1 of 2
Antoni Crosa Mauri
Ava Gardner (second from right) with Spanish dancer, La Chunga,in the late Fifties
2 of 2
Antoni Crosa Mauri
Madeleine Carroll with her husband on the seafront in Palamós in the Forties
Change is inevitable. Change is good. Change is sometimes hard. No matter how one sees it, change—drastic, rapid and continuous—has had quite a grip on the Costa Brava lately. During the past 50 years, it has arguably become the area’s most definitive characteristic, shaping and re-shaping the people, customs and geography from Llança to Blanes in a constant, and quick, evolutionary display. And it all started when someone in Hollywood decided the area would be ideal for making a film with one its biggest stars.
The Spain of 1950, though more than 10 years removed from the immediate horror of the Civil War, was still caught in the grips of the trauma it effected and the dictatorship it left behind. It was not an age of economic growth, self-promotion or tourism. Most Costa Brava families still supported themselves off the sea, food staples were sold in strict rations and lives were incredibly localised—even non-Catalan Spaniards were a rare sight.
With all the natural beauty and sunshine that it has to offer, it’s surprising that the Costa Brava remained covertly poised for discovery for so long. But by the early Fifties, this shining jewel in the already heavy crown of Spanish holiday-making was still all but unknown to outsiders.
So what was the catalyst that unleashed generations of adoring tourists and saw a dramatic metamorphis envelope the region? Like most great transformations, this one started with a beautiful woman. But not just any woman, and she wasn’t just passing through the area. Her name was Ava Gardner, and she was a celebrity among celebrities, the lover of Frank Sinatra and popularly considered the most beautiful woman on the planet. And her reason for coming was the making of a big-budget Hollywood movie.
The announcement came in 1950. Tossa de Mar, at the time a small fishing village, was to host Gardner and fellow film star James Mason for two months during the filming of Albert Lewin’s Pandora and the Flying Dutchman.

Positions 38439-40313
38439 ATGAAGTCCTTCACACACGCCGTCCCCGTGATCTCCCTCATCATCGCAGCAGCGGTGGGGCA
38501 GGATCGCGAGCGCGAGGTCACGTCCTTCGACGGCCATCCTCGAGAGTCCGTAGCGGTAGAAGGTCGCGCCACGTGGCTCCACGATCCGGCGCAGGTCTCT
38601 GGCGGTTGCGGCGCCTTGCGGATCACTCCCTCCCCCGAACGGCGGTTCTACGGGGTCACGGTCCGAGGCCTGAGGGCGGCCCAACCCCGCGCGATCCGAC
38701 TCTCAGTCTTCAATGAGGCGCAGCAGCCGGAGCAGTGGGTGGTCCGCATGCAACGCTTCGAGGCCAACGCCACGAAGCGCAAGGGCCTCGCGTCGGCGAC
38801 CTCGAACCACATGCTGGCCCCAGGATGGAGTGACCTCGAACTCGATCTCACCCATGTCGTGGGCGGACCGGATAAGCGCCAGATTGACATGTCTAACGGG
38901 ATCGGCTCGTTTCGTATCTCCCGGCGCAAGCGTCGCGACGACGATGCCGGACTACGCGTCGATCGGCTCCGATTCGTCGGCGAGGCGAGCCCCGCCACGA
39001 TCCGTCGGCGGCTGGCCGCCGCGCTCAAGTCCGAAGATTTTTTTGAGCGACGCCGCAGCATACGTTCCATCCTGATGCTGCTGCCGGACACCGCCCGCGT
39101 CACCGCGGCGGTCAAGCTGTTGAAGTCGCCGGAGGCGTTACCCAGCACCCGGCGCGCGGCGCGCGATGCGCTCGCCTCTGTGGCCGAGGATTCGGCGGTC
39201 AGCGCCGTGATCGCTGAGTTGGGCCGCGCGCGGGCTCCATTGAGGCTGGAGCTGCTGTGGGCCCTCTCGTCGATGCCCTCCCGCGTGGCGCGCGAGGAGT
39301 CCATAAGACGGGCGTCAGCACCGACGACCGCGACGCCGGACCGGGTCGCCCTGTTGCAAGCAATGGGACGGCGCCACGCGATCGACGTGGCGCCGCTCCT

By the time the finished film was shown in Girona cinemas in 1952 (having been hotly anticipated by the local population for nearly two years), the first Pandora tourists had already arrived on the shores of the Costa Brava. An exhibition held several years ago at Girona’s Museu del Cinema, in honour of the film’s 50th anniversary, looked in depth at this unexpected effect of the film. Included in the show was a particularly telling anecdote from a Tossa de Mar local, Señor Fàbrega, who remembered the time well: “Several months after the filming, when the village had again become a lonely place, came the first group of English tourists who had seen the film in England. Because of the film, they had discovered a country. Just a little while later, the first busloads of Germans made the rounds of local villages for the same reason. The boarding houses started turning into hotels, and the village people rented out their houses to a tourist population that was already becoming massive […] It was the birth of the Costa Brava.”
Hyperbole aside, Pandora did have a real and lasting impact on the region. But though it may have opened the floodgates for tourism, its filming did not actually represent the first time that Hollywood royalty came into contact with the comarca. Madeleine Caroll, the English rose with the charm and good-looks that made her a favourite of many American film-makers, first came to the Costa Brava in 1934. At the time, however, she was little known outside of Britain—this was one year before she played Pamela in Alfred Hitchcock’s seminal The 39 Steps, which catapulted her to superstardom and helped make her the highest-paid Hollywood actress of her time.